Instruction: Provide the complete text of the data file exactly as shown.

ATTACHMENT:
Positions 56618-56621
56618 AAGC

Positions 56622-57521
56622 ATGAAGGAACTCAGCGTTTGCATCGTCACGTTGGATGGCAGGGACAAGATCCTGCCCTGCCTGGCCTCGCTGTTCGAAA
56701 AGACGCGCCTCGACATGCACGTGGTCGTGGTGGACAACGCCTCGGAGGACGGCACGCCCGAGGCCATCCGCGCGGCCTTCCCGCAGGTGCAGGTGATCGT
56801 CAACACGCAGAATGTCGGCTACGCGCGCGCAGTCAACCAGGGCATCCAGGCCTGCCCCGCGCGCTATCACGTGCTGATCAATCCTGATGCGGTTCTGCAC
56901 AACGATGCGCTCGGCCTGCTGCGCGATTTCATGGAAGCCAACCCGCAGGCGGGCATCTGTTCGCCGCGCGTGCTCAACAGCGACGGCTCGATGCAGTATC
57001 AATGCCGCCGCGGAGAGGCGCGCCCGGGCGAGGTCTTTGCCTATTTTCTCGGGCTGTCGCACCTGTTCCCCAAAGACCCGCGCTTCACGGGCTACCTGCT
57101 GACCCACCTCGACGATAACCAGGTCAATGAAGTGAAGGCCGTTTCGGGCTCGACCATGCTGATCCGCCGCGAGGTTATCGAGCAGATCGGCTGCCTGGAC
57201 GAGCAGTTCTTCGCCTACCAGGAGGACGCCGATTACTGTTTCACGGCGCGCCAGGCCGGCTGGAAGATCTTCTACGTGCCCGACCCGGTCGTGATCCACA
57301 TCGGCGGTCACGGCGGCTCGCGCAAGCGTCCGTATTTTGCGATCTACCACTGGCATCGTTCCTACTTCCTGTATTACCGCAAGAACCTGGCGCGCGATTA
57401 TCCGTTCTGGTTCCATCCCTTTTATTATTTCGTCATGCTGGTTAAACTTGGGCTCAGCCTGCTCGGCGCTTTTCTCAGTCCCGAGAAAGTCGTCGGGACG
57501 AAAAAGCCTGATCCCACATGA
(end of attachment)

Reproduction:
Positions 56618-56621
56618 AAGC

Positions 56622-57521
56622 ATGAAGGAACTCAGCGTTTGCATCGTCACGTTGGATGGCAGGGACAAGATCCTGCCCTGCCTGGCCTCGCTGTTCGAAA
56701 AGACGCGCCTCGACATGCACGTGGTCGTGGTGGACAACGCCTCGGAGGACGGCACGCCCGAGGCCATCCGCGCGGCCTTCCCGCAGGTGCAGGTGATCGT
56801 CAACACGCAGAATGTCGGCTACGCGCGCGCAGTCAACCAGGGCATCCAGGCCTGCCCCGCGCGCTATCACGTGCTGATCAATCCTGATGCGGTTCTGCAC
56901 AACGATGCGCTCGGCCTGCTGCGCGATTTCATGGAAGCCAACCCGCAGGCGGGCATCTGTTCGCCGCGCGTGCTCAACAGCGACGGCTCGATGCAGTATC
57001 AATGCCGCCGCGGAGAGGCGCGCCCGGGCGAGGTCTTTGCCTATTTTCTCGGGCTGTCGCACCTGTTCCCCAAAGACCCGCGCTTCACGGGCTACCTGCT
57101 GACCCACCTCGACGATAACCAGGTCAATGAAGTGAAGGCCGTTTCGGGCTCGACCATGCTGATCCGCCGCGAGGTTATCGAGCAGATCGGCTGCCTGGAC
57201 GAGCAGTTCTTCGCCTACCAGGAGGACGCCGATTACTGTTTCACGGCGCGCCAGGCCGGCTGGAAGATCTTCTACGTGCCCGACCCGGTCGTGATCCACA
57301 TCGGCGGTCACGGCGGCTCGCGCAAGCGTCCGTATTTTGCGATCTACCACTGGCATCGTTCCTACTTCCTGTATTACCGCAAGAACCTGGCGCGCGATTA
57401 TCCGTTCTGGTTCCATCCCTTTTATTATTTCGTCATGCTGGTTAAACTTGGGCTCAGCCTGCTCGGCGCTTTTCTCAGTCCCGAGAAAGTCGTCGGGACG
57501 AAAAAGCCTGATCCCACATGA